If Neeva had been alone, Munroe would have stopped to say good-bye, but under the circumstances she preferred not to invite the additional attention doing so would attract.
In the security area, she retrieved the backpack again with the maps, the tape, the GPS, the pieces of Arben’s phone, and everything else she’d dumped into it before abandoning the Opel.
Passed back through the metal detector— the only way out of the consulate’s one exit— but before she got to the foyer, the side door opened and Neeva was there.
The girl followed her to the elevator. “You’re leaving?” she asked.
“Yeah,” Munroe said, and passed up the elevator for the stairwell.
Neeva didn’t stop. “I need to talk to you,” she said.
“Now’s not a good time, Neeva.”
The girl followed down the flight of stairs. “It’s important.”
On the second-floor landing, Munroe paused. Turned so that she was eye-to-eye with Neeva, who was a few steps behind. “Go back,” she said. “I’ll e-mail; you can talk to me later.”
Neeva was beside Munroe now. “I want to come with you.”
Munroe paused midstep, Neeva’s words like cymbals crashing inside her head, was noise that kept reverberating and drowned out everything else.
Hissed, “Are you out of your mind?” Moved another two stairs down and stopped again. Turned again.
“I just risked my life and the lives of people I love to get you to a safe place. Get away from me. You have your shot at freedom. Go home.”
One floor up, the door to the stairwell opened and the guard, who’d apparently followed Neeva out, leaned over.
Seeing the two in a standoff, the woman trotted a half-flight down and peered around. “Neeva?” she asked. “Is everything all right?”
The tone was friendly enough, but her facial expression and body language betrayed the protective animosity Munroe had felt since their arrival.
Neeva turned to the guard, and Munroe, unwilling to endure the ludicrousness of the conversation, used the break in focus to keep going, two steps at a time.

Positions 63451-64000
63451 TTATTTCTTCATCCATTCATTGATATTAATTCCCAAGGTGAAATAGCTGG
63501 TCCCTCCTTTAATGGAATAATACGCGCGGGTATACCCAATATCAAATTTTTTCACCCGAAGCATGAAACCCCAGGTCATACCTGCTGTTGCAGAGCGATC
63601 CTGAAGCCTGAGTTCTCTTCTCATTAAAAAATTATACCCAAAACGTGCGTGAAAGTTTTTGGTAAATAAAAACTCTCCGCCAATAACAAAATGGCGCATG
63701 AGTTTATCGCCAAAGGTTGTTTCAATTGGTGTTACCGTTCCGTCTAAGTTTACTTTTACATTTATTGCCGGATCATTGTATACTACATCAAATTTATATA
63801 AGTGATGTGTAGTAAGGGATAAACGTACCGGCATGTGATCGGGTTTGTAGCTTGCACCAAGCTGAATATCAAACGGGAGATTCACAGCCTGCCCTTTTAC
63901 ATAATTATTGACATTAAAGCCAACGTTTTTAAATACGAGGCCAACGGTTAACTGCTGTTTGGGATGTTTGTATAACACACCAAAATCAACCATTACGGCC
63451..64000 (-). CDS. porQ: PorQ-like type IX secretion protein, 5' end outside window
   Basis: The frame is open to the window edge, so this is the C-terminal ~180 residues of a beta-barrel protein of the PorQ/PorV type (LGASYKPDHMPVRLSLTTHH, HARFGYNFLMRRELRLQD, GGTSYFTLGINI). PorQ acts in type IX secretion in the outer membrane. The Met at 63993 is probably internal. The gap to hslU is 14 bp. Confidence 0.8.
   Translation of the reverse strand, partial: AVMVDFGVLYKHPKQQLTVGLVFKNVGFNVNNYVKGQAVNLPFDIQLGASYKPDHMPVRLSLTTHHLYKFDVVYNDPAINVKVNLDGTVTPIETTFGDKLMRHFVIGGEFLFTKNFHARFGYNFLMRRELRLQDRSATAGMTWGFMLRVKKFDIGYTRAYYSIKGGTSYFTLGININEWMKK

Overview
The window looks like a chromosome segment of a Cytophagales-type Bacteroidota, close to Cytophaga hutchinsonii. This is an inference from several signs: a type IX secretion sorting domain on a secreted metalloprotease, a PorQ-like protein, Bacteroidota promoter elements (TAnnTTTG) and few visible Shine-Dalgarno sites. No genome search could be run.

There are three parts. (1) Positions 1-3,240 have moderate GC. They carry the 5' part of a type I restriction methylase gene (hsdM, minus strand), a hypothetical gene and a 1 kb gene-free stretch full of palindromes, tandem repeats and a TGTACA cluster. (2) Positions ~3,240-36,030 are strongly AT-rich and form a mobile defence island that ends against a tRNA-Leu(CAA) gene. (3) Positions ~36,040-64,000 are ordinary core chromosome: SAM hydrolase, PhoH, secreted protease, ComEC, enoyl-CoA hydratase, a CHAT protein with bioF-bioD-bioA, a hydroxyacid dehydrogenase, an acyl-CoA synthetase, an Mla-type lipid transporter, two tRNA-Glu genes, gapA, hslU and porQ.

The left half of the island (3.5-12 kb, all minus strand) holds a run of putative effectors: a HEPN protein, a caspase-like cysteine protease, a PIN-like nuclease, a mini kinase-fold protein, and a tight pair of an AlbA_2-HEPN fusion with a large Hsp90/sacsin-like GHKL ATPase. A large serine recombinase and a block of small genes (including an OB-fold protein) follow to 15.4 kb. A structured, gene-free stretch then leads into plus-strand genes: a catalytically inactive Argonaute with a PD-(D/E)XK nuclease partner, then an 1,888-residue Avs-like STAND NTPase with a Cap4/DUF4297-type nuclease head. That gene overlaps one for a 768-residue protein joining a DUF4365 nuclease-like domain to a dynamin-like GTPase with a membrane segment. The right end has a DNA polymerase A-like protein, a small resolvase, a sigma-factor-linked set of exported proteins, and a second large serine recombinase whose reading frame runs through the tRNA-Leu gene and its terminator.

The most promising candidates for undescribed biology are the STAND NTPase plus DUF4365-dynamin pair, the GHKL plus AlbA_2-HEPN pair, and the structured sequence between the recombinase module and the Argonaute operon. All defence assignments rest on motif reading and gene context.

Neeva ignored the woman’s question and followed Munroe.
On the ground floor, Munroe pushed through the door to the lobby, was halfway to the main entry when Neeva popped out behind her saying, “Michael, please let me come with you.”
Munroe said, “Go back.”
Neeva hurried to catch up. “I won’t,” she said— that same goddamn stubbornness and refusal to quit that had made the first half of the drive from Zagreb so much trouble.
Munroe spun around. Nearly collided with the girl. “What the hell is wrong with you? Do you have any idea the risks I’ve taken to get you here?
“People have died for you and you finally have a chance to get out of this mess. Go. Go back. Be free. Live life.”
Neeva crossed her arms. Said, “No.”
“Get the hell back up those stairs or I’ll drag you in by your hair.”
“You wouldn’t,” Neeva said, chin out and defiant. “Not with the consulate people up there, staring at you, secretly wondering if you had something to do with my kidnapping. You’re smarter than that.”
“Fuck you,” Munroe said. “I’m done being responsible for your life.”
She turned her back and stepped from the cool, silent interior of the lobby to the noise and life of the streets outside.
Neeva did likewise, and the pounding inside Munroe’s chest up-ticked to a dizzying tempo.
Noah had died and she’d risked Logan’s life to get Neeva to a place safe from the Doll Maker, safe so she could discharge all responsibility, cut loose from the puppet strings, and put an end to the madness. Insanity.
Lumani was out there somewhere— not just Lumani. If he’d had anyone local, then he’d possibly pulled together reinforcements during their hours inside the consulate, would be waiting and watching for an opportunity,
and here she was again, tracking device saying Come and get me, and Neeva exposed and out on the street in the open,
as if the entire ordeal of the previous twenty-four hours, the death and the suffering, had been for nothing.